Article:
Second Rate Democracy

Seventeen Ways America is Less Democratic than other Major Western Countries and How We Can Do Better

A web project of Douglas J. Amy, Professor Emeritus of Politics, Mount Holyoke College

Seventeen Ways America is Less Democratic than other Major Western Countries and How We Can Do Better

A web project of Douglas J. Amy, Professor Emeritus of Politics, Mount Holyoke College

The Seventeen Issues: Congress > 1. Special Interest Lobbying

Lobbying: How the Wealthy and Business Get Their Way

In 2014, Benjamin Page and Martin Gilens released the results of a study they did on twenty years of policymaking in Congress.  They found that “the average citizen exerts little or no influence on federal government policy.” The chances of a policy passing Congress was basically unaffected by how many or how few of the public supported it.  The interests whose opinions did make a difference were the wealthier ones. “Policymaking,” they concluded, “is dominated by powerful business organizations and a small number of affluent Americans.”  And this imbalance of power, they argued, seriously threatened “America’s claim to being a democratic society.”

So how does this happen?  How can the wealthy and corporations so thoroughly dominate in our legislative system?  Much of the answer to this question is lobbying – the organized effort to sway the decisions of policymakers.  Lobbying  plays a major role in determining whose problems and concerns get the attention of Congress and whose arguments get a better hearing. Congress does not listen to average Americans because often their voice is drowned out by the relentless shouting of special interest lobbies. Lobbying can be an important form of political participation, but today our lobbying system is actually working to undermine democracy and to make the political system responsive to the few, not the many.  Importantly, the political systems of most other Western democracies are designed in a way that reduces the influence of wealthy lobbies.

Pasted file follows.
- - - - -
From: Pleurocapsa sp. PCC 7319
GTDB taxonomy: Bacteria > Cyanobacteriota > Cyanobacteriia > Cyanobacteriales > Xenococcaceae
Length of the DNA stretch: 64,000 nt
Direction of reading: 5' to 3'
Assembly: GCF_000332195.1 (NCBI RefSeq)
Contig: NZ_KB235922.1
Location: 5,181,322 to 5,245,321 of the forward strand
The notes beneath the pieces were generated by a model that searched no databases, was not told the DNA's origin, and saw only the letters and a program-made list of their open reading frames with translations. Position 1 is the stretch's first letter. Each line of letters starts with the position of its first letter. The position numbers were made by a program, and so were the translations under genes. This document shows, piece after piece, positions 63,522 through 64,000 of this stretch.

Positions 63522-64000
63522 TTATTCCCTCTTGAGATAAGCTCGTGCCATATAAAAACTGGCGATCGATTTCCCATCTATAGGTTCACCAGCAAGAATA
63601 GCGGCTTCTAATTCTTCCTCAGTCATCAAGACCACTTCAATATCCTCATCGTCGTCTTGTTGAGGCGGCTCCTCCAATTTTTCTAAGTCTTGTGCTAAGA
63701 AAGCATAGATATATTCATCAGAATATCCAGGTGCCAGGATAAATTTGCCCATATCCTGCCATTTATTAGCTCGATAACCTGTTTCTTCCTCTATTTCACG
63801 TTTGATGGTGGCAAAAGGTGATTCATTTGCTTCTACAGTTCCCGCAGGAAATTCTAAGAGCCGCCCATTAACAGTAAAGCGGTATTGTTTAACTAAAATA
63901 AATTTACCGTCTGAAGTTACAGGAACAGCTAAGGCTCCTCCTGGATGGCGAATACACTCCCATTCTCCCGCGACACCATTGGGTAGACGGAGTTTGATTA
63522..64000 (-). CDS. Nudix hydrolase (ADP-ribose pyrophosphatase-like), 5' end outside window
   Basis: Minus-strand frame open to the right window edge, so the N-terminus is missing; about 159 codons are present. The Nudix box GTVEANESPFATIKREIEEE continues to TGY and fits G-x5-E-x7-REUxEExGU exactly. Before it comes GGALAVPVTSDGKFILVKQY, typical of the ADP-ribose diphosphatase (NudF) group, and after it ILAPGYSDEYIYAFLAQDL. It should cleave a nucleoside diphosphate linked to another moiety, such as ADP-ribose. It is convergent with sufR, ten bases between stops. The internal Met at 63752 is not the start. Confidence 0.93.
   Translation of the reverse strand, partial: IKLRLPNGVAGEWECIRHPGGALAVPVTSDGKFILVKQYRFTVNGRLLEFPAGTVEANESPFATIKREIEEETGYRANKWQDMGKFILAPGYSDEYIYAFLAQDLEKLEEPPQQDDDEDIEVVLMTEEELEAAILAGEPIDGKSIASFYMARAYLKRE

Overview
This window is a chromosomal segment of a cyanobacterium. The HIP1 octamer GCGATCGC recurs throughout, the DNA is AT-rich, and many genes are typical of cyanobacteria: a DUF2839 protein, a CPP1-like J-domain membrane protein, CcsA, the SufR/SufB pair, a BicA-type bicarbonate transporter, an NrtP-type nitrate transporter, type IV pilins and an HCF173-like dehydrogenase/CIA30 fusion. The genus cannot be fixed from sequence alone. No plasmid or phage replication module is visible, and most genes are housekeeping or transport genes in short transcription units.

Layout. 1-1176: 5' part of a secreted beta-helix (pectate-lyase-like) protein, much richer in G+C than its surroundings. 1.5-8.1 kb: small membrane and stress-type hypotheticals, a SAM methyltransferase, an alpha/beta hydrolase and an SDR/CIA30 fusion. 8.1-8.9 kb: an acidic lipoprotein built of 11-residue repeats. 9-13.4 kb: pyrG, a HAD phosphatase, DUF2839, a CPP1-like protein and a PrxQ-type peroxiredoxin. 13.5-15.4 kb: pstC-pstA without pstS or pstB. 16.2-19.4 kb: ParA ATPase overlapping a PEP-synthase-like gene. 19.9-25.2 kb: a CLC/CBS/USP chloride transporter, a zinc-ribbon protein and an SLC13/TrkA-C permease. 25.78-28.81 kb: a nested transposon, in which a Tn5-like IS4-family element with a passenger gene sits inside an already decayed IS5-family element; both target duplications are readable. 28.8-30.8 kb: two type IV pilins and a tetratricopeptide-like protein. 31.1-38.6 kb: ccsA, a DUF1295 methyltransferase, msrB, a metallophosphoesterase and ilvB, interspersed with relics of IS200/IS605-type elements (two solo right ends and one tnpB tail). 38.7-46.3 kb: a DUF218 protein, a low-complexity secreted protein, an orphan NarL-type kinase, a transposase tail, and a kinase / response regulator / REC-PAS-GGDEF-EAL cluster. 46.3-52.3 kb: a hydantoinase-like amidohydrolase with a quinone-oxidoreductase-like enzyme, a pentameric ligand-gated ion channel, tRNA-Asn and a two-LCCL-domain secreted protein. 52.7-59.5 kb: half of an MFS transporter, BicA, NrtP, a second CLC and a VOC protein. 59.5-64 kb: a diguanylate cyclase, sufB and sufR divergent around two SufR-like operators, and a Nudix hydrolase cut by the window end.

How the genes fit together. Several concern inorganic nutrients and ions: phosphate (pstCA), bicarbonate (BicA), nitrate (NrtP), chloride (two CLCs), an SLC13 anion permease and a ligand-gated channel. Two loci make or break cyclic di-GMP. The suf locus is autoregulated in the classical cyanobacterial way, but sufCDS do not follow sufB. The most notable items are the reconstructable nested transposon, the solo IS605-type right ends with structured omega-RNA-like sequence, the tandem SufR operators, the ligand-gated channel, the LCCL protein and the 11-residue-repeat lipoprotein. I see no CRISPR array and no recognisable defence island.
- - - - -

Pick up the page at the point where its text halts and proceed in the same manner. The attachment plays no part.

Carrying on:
Lobbying:  Too Often Ignored

Lobbying rarely gets the attention it deserves.  Congressional elections, on the other hand, are the subject of thousands upon thousands of hours of media reporting and endless numbers of blog and Facebook posts.  In contrast, the media rarely cover lobbying activities at all.  It is assumed that elections are what determine what Congress will do.  But in reality, the battle over Congressional policymaking really only heats up when the elections are over and Congress begins to meet. This is when the lobbyists get to work.

Contrary to popular image, the work of lobbyists involves much more than meeting with members of Congress, taking them out to dinner, etc.  Lobbyists also testify at key committee hearings, constantly meet with staff and provide them with information, and sometimes actually write the legislation itself.  And lobbyists are dedicated to playing the long game.  They may work for years to get one small provision inserted in an obscure bill – but that provision could mean millions of dollars in tax cuts for their clients or an exemption from a costly business regulation.

Lobbying is also important because it is so difficult to get things through Congress. As noted elsewhere on this website, our separation of powers system is prone to gridlock.  There are many veto points in the legislative process where a bill may be stalled or defeated.  So successful lobbying usually requires a long and sustained effort. It’s like trying to force open a very rusty door.  You need to push hard for a long time to get it to move enough so you can get through it.  And only the best organized and best funded lobbies are in a position to wage this kind of protracted campaign for a bill or a provision in a bill.